We are in the midst of an RD&D program that has an 80 percent DOE and 20 percent USEC cost share. We have adjusted our program spending to accommodate changes to the timing and amount of federal funding. Federal funding for the program has been incremental and subject to Congressional action. We have no assurance that the remaining federal funds for the program will be appropriated; therefore we are not providing guidance for spending on advanced technology.
Also below the gross profit line, we expect selling, general and administrative expenses of $29 million during the six-month period ending June 30, 2013.
Our financial guidance is subject to a number of assumptions and uncertainties that could affect results either positively or negatively. Variations from our expectations could cause substantial differences between our guidance and ultimate results. Among the factors that could affect our results are:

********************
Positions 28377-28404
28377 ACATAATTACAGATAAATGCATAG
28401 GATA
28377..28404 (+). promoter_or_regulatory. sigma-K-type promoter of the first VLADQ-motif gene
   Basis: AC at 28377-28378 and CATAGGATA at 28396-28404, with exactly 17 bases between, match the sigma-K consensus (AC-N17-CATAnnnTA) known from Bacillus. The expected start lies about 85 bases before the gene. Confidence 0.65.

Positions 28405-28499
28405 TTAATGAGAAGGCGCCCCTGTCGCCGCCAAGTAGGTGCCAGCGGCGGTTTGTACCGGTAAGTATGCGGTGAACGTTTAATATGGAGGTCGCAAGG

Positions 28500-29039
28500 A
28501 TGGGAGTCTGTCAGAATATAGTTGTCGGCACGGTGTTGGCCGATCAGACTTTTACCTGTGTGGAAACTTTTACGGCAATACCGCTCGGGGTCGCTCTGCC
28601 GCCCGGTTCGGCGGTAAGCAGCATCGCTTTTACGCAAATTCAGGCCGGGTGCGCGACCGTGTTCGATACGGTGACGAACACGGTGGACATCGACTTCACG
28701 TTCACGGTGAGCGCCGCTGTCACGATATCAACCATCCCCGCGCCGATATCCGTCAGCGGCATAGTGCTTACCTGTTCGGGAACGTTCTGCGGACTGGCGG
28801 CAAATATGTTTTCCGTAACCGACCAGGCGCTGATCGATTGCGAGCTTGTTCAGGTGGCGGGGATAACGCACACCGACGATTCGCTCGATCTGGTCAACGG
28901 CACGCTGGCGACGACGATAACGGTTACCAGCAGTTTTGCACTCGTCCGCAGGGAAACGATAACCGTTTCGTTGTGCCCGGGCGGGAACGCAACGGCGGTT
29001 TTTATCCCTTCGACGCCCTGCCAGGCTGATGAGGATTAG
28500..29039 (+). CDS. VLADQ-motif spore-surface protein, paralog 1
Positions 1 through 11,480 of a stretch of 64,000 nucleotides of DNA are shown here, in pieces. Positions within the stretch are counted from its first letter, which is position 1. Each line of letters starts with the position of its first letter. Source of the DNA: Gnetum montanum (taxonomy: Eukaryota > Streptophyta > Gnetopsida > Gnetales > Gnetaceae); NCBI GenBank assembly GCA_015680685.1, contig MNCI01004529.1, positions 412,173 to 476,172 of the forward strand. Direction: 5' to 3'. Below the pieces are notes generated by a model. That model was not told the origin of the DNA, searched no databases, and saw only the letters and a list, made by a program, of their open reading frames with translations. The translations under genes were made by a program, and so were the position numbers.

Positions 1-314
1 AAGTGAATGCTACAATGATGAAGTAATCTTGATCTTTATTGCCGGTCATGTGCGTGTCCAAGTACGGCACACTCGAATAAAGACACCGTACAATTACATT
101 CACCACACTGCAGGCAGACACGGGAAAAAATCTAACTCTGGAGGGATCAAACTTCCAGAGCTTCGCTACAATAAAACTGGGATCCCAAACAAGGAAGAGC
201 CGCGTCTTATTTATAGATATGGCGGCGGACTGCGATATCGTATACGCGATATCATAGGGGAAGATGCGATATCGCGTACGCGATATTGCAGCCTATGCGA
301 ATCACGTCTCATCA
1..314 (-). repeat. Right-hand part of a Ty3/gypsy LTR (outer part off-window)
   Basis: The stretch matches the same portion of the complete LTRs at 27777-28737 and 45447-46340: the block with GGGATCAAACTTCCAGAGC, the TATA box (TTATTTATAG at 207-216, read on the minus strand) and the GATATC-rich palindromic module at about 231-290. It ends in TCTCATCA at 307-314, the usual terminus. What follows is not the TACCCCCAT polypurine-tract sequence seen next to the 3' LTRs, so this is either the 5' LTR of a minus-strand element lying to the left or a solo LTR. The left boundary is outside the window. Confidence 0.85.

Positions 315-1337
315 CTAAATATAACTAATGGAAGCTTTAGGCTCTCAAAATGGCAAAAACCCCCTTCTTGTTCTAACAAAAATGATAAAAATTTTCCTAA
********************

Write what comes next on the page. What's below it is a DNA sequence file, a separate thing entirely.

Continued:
- The timing and amount of potential severance costs, pension and post-retirement benefit costs and other costs related to the transition of the Paducah GDP;
- The timing of recognition of previously deferred revenue;
- Movement and timing of customer orders; and
- Changes to SWU and uranium price indicators, and changes in inflation that can affect the price of SWU billed to customers.
Liquidity Risks and Uncertainties